Machines that mattered: Ariel Sloper

Here today, gone tomorrow: Rachael Clegg scratches the surface of a short-lived hero – the Ariel Sloper.

WORDS: RACHAEL CLEGG Photography: Gary Chapman

Fancy some bangers and Smash potato?Or fish and Microchips? Thought not…

In 2019, few people eat Smash potatoes or crack open a box of McCain’s Microchips; these phenomena are – along with lava lamps, pocket TVs and SodaStreams – part of the 20th-century’s ever-growing list of ‘here today, gone tomorrow’ objects.

But not all ephemera with a temporary shelf life are a gimmick. And this month’s Motorcycles that Matter is one such example: the Ariel Sloper.

The Sloper was a machine that performed remarkably well, withstood numerous endurance tests, was unusually reliable, leaked relatively little oil and was easy to maintain.

And it didn’t look too bad either. Yet it had a far shorter shelf life than Smash potato; such that the Sloper is barely even a footnote in Ariel’s history. But its ‘here today, gone tomorrow’ status was nothing to do with it being a has-been gimmick; rather, it was simply down to bad timing.

The Sloper was produced in the early-1930s as part of the ‘Ariel’ range of the Cycle Components Manufacturing Company, at its Selly Oak factory.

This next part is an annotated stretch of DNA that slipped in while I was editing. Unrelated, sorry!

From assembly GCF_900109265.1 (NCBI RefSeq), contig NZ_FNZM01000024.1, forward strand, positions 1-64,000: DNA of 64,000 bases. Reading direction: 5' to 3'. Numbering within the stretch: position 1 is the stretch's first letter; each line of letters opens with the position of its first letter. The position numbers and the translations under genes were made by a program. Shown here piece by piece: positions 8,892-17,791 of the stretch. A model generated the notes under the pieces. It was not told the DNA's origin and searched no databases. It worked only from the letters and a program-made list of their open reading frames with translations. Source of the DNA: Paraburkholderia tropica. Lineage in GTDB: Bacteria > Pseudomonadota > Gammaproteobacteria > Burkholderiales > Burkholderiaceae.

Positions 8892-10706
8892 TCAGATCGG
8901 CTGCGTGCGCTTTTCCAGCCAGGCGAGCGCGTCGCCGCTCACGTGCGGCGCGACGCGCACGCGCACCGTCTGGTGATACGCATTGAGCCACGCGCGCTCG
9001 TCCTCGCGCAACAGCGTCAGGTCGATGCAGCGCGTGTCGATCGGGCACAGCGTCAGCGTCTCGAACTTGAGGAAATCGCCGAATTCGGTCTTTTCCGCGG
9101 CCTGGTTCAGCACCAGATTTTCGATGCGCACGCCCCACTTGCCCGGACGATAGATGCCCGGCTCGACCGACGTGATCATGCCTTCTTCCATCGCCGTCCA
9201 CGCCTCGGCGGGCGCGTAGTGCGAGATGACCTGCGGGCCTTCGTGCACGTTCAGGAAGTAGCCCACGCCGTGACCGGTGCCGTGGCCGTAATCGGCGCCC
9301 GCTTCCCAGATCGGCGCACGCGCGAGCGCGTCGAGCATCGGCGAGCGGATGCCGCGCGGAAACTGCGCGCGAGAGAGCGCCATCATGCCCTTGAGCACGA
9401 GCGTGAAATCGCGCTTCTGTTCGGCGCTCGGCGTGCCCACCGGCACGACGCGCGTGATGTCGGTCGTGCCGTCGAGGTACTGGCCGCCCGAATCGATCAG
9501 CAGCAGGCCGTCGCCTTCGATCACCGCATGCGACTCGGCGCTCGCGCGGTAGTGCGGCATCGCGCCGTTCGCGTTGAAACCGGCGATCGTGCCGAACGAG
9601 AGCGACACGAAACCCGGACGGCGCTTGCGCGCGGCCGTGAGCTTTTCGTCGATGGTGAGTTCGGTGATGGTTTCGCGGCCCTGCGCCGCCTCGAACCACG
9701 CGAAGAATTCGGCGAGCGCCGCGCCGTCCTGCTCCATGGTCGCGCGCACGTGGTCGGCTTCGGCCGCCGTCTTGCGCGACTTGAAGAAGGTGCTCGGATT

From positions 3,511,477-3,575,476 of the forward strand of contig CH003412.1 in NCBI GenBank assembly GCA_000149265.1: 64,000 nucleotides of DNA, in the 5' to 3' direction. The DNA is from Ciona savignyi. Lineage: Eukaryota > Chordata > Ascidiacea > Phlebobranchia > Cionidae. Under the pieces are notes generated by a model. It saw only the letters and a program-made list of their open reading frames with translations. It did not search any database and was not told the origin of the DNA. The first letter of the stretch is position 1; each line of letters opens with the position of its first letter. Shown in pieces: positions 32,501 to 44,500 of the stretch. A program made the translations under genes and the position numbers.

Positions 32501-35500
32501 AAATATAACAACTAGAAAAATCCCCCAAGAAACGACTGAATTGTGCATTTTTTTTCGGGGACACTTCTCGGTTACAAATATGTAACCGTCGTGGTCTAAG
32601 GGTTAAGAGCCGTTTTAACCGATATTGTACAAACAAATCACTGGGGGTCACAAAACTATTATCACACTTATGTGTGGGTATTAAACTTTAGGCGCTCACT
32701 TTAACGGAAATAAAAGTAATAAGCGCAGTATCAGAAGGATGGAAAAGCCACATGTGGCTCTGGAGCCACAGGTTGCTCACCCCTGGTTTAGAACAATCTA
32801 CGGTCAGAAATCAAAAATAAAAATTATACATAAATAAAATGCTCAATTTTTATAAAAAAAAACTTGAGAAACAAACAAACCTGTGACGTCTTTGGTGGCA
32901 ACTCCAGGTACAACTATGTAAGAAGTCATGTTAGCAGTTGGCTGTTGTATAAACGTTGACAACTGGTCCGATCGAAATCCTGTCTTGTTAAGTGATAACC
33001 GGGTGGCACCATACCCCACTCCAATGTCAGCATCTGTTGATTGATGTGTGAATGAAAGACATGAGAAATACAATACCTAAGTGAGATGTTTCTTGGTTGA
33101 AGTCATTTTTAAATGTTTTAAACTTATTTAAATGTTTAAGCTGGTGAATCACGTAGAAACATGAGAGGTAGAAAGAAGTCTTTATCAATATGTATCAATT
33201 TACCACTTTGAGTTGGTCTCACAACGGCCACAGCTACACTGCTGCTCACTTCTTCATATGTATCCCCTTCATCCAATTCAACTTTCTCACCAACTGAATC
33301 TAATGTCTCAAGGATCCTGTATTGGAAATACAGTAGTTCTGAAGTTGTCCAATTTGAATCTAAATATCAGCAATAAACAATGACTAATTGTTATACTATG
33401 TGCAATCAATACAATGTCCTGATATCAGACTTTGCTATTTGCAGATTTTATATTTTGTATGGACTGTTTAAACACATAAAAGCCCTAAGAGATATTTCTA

And while very few reports of the machine still exist, those that do are glowing. One such report is that of Motor Cycling’s motorcycle tester ‘Cyclops’ (yes, strange name), whose report was published on June 10, 1931.

The article detailed Cyclops’ participation in the Scottish International Six Day Trial (ISDT) on a brand-new, straight-out-of-the-box 497cc Ariel Sloper.

It was a bold move: for both machine and rider. The ISDT was the world’s most arduous, challenging, gruelling motorcycle test–taking in rough terrain, fast road sections, mountains and trails. It was a test that could have back-fired perilously, yet the four-valve single proved to be a huge success.

Speaking of the ISDT, he wrote: “Whatever the theorists may say concerning the advantages or otherwise of having four valves per cylinder, the fact remains abundantly clear that the Ariel concern has produced an engine so designed which in certain respects excels any other power unit produced from the Selly Oak factory.”

Read more and view more images in the August 2019 issue of CBG – on sale now!

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